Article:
That being so, we do not think that the claim now sought to be made on behalf of respondent No. 1 can be said to be so distinct and separate from the items of dispute referred to respondent No. 2 on the earlier occasion as to justify a second reference. As the award shows, respondent No. 2 examined the claim of respondent No. 1 in regard to the several recoveries and so it would be reasonable to hold that whole of the dispute between parties on the completion of the contract was the subject matter of the dispute of the first reference and so, after the award was pronounced, it is not open to respondent No. 1 to re-open the said dispute.

In another portion of the judgement, Their Lordships have observed as follows:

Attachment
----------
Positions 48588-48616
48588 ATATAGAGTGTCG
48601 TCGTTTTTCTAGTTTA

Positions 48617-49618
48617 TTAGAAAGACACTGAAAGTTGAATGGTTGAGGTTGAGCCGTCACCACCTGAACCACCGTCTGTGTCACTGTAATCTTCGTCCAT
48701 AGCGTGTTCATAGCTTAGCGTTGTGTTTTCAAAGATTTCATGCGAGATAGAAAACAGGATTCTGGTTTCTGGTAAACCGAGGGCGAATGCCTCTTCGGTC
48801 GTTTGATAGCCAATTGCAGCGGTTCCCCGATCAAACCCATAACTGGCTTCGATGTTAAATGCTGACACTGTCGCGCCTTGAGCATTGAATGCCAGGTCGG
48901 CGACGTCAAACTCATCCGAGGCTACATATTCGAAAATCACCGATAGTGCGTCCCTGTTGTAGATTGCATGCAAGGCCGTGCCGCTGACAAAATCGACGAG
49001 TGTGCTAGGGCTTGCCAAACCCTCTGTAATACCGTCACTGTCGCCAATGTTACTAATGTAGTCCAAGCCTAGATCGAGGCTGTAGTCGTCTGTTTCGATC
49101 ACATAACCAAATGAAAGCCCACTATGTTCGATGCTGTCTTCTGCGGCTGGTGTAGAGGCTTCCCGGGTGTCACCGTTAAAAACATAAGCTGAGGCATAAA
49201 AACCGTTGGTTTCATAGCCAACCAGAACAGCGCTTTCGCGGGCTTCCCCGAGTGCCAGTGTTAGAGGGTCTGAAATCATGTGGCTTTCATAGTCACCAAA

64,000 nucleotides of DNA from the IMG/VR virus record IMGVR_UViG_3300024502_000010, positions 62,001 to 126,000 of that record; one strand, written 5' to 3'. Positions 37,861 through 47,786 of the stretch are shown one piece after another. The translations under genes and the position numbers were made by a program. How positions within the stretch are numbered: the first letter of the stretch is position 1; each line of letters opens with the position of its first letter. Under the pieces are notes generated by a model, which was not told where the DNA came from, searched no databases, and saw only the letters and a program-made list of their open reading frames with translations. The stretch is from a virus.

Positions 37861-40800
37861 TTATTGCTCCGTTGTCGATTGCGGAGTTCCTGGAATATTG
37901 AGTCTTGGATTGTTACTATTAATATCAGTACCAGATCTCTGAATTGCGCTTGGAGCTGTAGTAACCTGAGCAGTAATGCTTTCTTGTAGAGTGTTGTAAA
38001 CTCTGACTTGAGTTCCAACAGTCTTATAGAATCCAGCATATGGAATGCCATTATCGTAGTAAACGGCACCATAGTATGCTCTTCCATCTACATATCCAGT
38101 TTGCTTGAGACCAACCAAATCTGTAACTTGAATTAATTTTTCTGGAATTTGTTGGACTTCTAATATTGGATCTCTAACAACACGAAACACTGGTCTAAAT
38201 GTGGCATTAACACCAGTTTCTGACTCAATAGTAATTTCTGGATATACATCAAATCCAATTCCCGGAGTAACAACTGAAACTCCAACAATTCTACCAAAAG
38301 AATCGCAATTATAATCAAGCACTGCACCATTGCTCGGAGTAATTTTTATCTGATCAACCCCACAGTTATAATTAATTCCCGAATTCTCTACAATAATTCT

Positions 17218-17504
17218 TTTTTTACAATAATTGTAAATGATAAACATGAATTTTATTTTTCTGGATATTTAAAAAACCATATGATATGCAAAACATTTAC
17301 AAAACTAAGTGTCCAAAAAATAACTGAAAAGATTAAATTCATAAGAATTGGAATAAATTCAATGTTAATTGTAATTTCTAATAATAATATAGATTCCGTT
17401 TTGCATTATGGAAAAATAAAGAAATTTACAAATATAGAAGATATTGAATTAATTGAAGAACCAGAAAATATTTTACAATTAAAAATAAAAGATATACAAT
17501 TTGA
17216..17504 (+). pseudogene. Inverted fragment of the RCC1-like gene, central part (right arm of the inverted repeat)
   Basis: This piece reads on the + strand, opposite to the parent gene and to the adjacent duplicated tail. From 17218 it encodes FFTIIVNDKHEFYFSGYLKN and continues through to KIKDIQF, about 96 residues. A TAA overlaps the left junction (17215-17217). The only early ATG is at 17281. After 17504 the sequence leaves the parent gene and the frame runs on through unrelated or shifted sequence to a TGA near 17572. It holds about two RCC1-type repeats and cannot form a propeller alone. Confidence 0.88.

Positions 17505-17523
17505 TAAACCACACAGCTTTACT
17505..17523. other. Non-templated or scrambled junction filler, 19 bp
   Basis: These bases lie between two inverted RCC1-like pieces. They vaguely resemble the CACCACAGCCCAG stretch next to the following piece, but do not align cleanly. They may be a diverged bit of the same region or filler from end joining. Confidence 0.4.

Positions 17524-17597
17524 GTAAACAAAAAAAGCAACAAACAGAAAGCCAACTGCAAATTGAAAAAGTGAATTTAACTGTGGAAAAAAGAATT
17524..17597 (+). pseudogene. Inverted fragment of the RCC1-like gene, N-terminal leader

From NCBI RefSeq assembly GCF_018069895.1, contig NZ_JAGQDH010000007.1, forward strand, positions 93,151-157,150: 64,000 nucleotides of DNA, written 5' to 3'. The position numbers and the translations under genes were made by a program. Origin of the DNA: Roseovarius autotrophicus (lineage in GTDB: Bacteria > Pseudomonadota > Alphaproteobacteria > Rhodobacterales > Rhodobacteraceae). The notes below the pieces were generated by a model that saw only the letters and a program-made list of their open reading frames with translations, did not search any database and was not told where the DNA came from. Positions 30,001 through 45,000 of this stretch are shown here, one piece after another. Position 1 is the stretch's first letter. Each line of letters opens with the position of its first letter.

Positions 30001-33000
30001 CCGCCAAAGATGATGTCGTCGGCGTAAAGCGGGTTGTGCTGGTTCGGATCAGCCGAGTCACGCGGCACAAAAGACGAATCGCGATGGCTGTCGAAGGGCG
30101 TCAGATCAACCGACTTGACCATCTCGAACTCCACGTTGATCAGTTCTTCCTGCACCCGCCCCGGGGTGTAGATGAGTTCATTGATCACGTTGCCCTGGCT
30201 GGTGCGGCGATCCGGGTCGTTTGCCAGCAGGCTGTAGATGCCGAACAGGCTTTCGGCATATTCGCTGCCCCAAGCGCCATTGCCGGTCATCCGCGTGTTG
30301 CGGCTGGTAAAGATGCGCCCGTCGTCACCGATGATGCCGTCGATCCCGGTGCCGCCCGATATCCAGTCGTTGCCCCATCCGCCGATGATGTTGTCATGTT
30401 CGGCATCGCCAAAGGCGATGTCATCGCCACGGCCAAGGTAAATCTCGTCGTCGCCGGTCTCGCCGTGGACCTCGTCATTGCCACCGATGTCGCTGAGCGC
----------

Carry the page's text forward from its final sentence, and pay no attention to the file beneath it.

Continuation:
But this aspect of the matter does not assist respondent No. 1 because the clause does not permit two references to be made one after the other in respect of the same dispute between the parties. If a dispute arose between the parties in respect of any item and that dispute is, on reference decided by the arbitrator, that is the end of the dispute. If a new and distinct dispute arises thereafter it may be the subject matter of another reference. As we have already pointed out, the disputes in regard to overpayments which are sought to be referred to the arbitration of respondent No. 2 by the second reference, are not new disputes as they are disputes in regard to claims which the Chief Engineer should have made before the arbitrator under the first reference. Respondent No. 2 gave the Chief Engineer ample opportunity to do so and after exhaustive claims were made by the Chief Engineer in that behalf, respondent No. 2 proceeded to pronounce his award, it would be idle to suggest that it is open to the Chief Engineer to look at the accounts over and over again in the light of the technical examination reports and to reopen the question as to over-payments made to the appellant from time to time as it suits him. In our opinion, the trial Court was right in holding that the disputes which are now sought to be raised are covered by the first award and so, the present reference is incompetent in law.